Silicon Valley inequality persists four years in a row
Scott Myers-Lipton, a retired San Jose State sociology professor, presents the latest findings for the annual Silicon Valley Pain Index on June 13, 2023. Photo by Julia Forrest.

    A vast amount of wealth in Silicon Valley is concentrated in just a few households, while residents throughout the region struggle to afford basic needs.

    That’s according to the 2023 Silicon Valley Pain Index, an annual report put forward by researchers at San Jose State University. This year’s findings highlight how eight households in Silicon Valley own $260 billion in total wealth, which further translates into $50 billion in liquid wealth—six times more than the total wealth of the bottom 50% of those in Santa Clara and San Mateo counties combined.

    “We’re doing this not because we want to critique Silicon Valley, but rather say how… do we create a social structure so that everyone can share in the wealth—not just the elite, not just the eight families,” Scott Myers-Lipton, retired SJSU sociology professor and lead author of the report, told San José Spotlight.

    The latest study puts a spotlight on structured wealth inequality and the concentration of wealth by a few households in the region. The study shows that .01% of households in the region own $323 billion of total wealth, while .1% own $122 billion in liquid wealth. The study also mentions that the .1% of those owning the total wealth in the U.S. grew their net worth by 71% from 2020 to 2022.

    This is while San Jose ranks first in youth homelessness in the U.S. and 28% of households across Silicon Valley do not earn enough money to meet basic needs without public or private assistance.

    “That’s not a distribution of wealth through which you can ensure the basic fundamental dignity is to everybody in that society,” Will Armaline, SJSU sociology professor and the second lead author on the report, told San José Spotlight. “This is a big problem for us.”

    Russell Hancock, CEO of Joint Venture Silicon Valley and president of the Silicon Valley Institute for Regional Studies, said the region is a punishing place when it comes to the widening wealth gap.

    “There’s a lot of pain in Silicon Valley,” Hancock told San José Spotlight. “It’s far more than people realize. And people, especially people outside the region, don’t think of Silicon Valley as a place with lots of pain.”

    The Silicon Valley Pain Index highlights racial discrimination, environmental issues and income inequality in the region. It is produced each year by the San Jose State University Human Rights Institute. The report was first published in 2020 following the murder of George Floyd by Minneapolis police, and was inspired by a similar index focusing on New Orleans in the aftermath of Hurricane Katrina.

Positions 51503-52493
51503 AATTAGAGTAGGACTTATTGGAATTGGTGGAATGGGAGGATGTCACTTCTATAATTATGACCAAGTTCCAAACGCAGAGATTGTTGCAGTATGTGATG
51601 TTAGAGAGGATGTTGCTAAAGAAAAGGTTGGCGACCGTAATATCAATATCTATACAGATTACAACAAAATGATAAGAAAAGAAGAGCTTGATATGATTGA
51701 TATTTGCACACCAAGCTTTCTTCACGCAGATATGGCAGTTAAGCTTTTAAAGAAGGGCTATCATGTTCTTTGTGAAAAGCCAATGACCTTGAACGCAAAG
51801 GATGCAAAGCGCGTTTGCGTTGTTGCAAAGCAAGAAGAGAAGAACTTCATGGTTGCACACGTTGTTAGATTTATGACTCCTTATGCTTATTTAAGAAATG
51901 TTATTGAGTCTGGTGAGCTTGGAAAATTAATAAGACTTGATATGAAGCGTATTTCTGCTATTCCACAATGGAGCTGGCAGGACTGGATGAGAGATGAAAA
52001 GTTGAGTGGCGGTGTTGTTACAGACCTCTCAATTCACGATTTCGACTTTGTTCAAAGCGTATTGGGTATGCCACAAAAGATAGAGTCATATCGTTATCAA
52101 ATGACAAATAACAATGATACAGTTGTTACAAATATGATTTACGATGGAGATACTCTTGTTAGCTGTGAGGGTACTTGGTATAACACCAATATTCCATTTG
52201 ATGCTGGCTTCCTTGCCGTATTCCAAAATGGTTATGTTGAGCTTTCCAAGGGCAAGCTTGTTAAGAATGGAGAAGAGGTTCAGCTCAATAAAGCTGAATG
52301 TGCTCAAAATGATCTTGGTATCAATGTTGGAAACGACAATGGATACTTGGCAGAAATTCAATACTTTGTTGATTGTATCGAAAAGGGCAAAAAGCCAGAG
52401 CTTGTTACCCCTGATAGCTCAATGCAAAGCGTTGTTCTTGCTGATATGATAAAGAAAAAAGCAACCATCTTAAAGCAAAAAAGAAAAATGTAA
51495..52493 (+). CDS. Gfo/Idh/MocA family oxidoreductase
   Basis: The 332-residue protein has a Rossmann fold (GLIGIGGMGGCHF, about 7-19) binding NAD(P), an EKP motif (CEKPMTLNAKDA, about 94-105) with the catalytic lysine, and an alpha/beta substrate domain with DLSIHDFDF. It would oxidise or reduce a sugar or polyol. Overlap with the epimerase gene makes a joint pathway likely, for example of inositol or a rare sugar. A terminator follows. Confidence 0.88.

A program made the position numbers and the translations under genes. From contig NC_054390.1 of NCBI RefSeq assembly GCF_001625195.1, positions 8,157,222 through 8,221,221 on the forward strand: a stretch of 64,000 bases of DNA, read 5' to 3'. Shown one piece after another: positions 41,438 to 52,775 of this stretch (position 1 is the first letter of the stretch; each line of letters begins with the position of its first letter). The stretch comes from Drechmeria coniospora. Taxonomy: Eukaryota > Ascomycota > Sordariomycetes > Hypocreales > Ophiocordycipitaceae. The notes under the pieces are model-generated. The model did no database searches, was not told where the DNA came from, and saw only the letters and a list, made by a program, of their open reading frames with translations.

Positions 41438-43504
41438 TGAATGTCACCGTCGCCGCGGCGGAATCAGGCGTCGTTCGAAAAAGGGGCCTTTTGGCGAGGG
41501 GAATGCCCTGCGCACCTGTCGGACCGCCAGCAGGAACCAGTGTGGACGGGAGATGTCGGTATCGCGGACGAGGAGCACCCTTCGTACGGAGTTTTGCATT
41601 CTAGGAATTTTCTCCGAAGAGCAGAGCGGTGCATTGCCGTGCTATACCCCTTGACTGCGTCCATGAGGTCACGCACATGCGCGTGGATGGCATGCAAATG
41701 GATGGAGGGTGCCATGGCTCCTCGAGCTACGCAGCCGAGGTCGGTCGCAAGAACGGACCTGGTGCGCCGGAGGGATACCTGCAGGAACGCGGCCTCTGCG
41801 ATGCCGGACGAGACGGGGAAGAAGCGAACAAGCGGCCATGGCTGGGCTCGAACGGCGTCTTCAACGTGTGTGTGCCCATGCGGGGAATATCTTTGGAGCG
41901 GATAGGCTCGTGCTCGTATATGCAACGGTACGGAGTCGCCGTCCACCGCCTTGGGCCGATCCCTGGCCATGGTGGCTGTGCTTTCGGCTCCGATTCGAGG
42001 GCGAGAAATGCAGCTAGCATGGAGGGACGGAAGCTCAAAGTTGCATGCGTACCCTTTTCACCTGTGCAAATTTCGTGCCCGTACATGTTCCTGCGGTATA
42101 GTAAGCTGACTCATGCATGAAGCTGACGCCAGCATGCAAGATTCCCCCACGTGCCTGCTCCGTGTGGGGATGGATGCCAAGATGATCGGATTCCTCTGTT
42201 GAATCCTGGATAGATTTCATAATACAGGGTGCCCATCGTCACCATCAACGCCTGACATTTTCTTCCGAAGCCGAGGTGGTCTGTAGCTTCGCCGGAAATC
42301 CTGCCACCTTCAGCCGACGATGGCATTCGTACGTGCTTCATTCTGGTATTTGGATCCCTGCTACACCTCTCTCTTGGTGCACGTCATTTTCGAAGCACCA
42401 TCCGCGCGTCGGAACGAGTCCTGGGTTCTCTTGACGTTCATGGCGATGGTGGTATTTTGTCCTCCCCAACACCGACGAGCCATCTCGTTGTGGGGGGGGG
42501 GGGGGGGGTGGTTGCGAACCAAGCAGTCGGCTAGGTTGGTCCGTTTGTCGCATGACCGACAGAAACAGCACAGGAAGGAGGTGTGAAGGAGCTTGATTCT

The annual report’s goal is to use data and reporting to show structured inequalities and push elected officials to act. The 2020 report focused on the prevalence of white supremacy and the growing wealth gap in the South Bay. In 2021, the report showed how the disparities worsened, focusing on hunger, homelessness and income inequality all rising. Last year’s report showed declining life expectancy for Black and Latino residents as the wealth gap grew further.

    Racial disparities persist

    The report also highlights that many racial wealth disparities have persisted from the first report in 2020. About 26% of Black residents own a home compared to 63% of white residents; white residents have double the amount of per capita income—with Black residents having $44,606 compared to white residents with $91,852; Black residents experience a poverty rate of 16% compared to 5% of white residents; and Black residents file for unemployment at 2.4 times the rate of white residents.

    The report also says trends have worsened when it comes to indicators such as evictions, fentanyl overdoses, food insecurity, homelessness and rent and mortgage payments.

    Rev. Jeff Moore, president of the San Jose/Silicon Valley NAACP, said the pain index proves inequalities are getting worse.

    “The pain index continues to show that the Black community by far is suffering,” Moore told San José Spotlight.

    Report highlights environmental concerns 

    Another key finding from this year’s report is around environmental concerns. Researchers found the Silicon Valley region has a 99% risk of a three-foot flood between now and 2050—with the potential to leave 29,748 homes, 27 schools and other waste and contaminated sites under water. The county also has a 99.8 FEMA risk index score, which is double the national average because of its risk for natural disasters.

    Eleana Paneda, a student at SJSU who assisted with climate change research for the report, hopes the findings energize engagement from residents and community leaders.

    “It’s definitely very worrying and very troubling,” Paneda told San José Spotlight.

    Read the full report here.

    Contact Julia Forrest at [email protected] or follow @juliaforrest35 on Twitter.

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